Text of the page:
So much has changed in the transportation energy space since we founded the Transportation Energy Institute 10 years ago. When I look at our first report, “Tomorrow’s Vehicles – What will we drive in 2023?,” I find myself scratching my head and wondering – what happened? (For that answer, be sure to keep an eye out for a new report this summer that looks back on the major events of the past 10 years that affected the 2013-assumed trajectory.) Then, I started thinking about everything I read today about what tomorrow’s market will look like and I started to laugh. The fact is this – no one knows what will happen next. We can plan, we can assume, we can endeavor, and we can aspire – but, as Yoda said, “Always in motion is the future.” The best way we can prepare is to engage with other experts who have some insight into what is being done, explore the various scenarios that might play out and try to be nimble and flexible. That is where we come in – exploring the various opportunities to deliver a sustainable zero-carbon transportation system and encouraging decision makers to preserve access to viable options.
How do we do this?
The Transportation Energy Institute is led by a diverse and inclusive Board of Advisors representing perspectives of major oil companies, fuel and electric vehicle equipment suppliers, biofuels producers, hydrogen vehicle manufacturers, engine manufacturers, fleet operators, fuel retailers and distributors, technical experts, and everyone in between. They ensure that the research we do is relevant to the current issues facing the market and is balanced, objective and based upon available facts. Our current focus is to explore how we achieve meaningful and sustainable carbon emissions reductions in such a way that does not overly burden consumers and our research agenda reflects these priorities. However, even with this leadership and diversity of perspective, it is impossible to predict what will happen with any certainty. Therefore, we are exploring as many options to reduce carbon emissions as possible. This diversity will be showcased at our annual conference, FUELS’23, May 22-24 in St. Louis.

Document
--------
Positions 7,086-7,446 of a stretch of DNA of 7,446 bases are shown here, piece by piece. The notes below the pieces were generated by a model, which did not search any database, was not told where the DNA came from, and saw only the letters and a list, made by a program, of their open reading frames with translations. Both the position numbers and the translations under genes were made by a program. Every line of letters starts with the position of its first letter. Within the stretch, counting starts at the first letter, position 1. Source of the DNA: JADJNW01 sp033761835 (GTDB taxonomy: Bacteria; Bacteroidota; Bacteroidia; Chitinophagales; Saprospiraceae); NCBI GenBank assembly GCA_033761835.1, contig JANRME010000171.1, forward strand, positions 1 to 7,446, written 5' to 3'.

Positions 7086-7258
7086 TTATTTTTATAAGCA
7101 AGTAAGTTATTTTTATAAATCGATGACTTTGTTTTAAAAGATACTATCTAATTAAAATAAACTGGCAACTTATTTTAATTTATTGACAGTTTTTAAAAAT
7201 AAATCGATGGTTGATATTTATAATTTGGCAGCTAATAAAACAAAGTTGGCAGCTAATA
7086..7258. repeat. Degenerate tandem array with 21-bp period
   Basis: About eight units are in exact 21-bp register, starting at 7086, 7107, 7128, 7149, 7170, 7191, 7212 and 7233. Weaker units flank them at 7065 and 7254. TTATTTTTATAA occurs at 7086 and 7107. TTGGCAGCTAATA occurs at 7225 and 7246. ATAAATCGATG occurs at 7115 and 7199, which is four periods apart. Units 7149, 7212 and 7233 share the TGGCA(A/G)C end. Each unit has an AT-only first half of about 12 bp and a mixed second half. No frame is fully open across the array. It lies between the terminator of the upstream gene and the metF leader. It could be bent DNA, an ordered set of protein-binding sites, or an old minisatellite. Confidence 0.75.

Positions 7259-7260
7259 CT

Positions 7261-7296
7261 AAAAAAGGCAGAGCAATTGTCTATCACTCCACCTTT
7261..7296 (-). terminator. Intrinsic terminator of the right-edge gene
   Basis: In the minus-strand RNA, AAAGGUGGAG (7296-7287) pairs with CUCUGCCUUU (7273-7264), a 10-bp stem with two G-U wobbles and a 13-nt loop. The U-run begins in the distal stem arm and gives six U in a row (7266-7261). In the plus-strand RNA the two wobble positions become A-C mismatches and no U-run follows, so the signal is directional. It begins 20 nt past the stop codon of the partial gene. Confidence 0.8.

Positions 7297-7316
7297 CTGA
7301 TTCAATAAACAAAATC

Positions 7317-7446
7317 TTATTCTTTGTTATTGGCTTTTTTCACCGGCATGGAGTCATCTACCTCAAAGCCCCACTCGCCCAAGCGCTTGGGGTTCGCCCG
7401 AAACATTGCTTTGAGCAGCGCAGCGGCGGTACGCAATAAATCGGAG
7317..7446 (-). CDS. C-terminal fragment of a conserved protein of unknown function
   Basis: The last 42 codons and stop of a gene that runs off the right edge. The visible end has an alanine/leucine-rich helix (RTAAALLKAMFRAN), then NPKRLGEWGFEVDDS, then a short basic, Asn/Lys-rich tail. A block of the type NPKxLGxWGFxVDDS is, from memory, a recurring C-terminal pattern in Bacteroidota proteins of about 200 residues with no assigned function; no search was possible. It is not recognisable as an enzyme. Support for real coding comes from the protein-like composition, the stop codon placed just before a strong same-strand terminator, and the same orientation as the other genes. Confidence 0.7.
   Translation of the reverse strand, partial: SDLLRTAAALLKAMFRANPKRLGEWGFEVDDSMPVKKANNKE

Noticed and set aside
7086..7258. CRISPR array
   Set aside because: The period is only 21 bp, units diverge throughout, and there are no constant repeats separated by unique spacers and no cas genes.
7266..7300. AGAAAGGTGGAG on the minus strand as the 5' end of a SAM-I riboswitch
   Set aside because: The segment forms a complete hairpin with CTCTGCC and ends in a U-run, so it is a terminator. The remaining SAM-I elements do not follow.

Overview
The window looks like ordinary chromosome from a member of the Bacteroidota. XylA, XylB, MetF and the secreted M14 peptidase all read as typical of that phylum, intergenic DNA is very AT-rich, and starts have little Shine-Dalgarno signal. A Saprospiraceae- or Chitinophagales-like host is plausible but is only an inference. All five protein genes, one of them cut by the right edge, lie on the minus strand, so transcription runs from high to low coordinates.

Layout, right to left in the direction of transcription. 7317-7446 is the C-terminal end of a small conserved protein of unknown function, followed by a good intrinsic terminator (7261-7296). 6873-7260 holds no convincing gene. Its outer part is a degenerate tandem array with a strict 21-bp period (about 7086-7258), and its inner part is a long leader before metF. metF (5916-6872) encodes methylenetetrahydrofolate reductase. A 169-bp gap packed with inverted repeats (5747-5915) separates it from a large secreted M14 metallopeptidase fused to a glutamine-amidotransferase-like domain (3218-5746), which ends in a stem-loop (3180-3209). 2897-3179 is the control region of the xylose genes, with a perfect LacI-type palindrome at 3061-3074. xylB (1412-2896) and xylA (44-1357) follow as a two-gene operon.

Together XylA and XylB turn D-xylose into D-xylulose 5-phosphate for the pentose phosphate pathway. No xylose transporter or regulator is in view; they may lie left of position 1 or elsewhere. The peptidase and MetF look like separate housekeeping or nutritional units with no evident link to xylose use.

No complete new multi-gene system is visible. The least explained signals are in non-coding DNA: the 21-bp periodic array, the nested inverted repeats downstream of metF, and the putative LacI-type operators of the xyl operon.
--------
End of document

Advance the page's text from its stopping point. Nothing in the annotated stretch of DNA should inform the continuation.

Priority Topics Worthy of Exploration
As we prepare for that event, finalize our list of speakers and help develop the content that will be presented and discussed, I realized it represents a full portfolio assessment of how we might actually reduce carbon emissions from transportation in such a way that does not impose an unsustainable economic burden on consumers – and that is critical, because any strategy that hurts consumers will ultimately fail.
To develop a market that satisfies both priorities, we need to explore and support all feasible options. Leaning on our research, FUELS’23 will feature discussions on the following priority topics: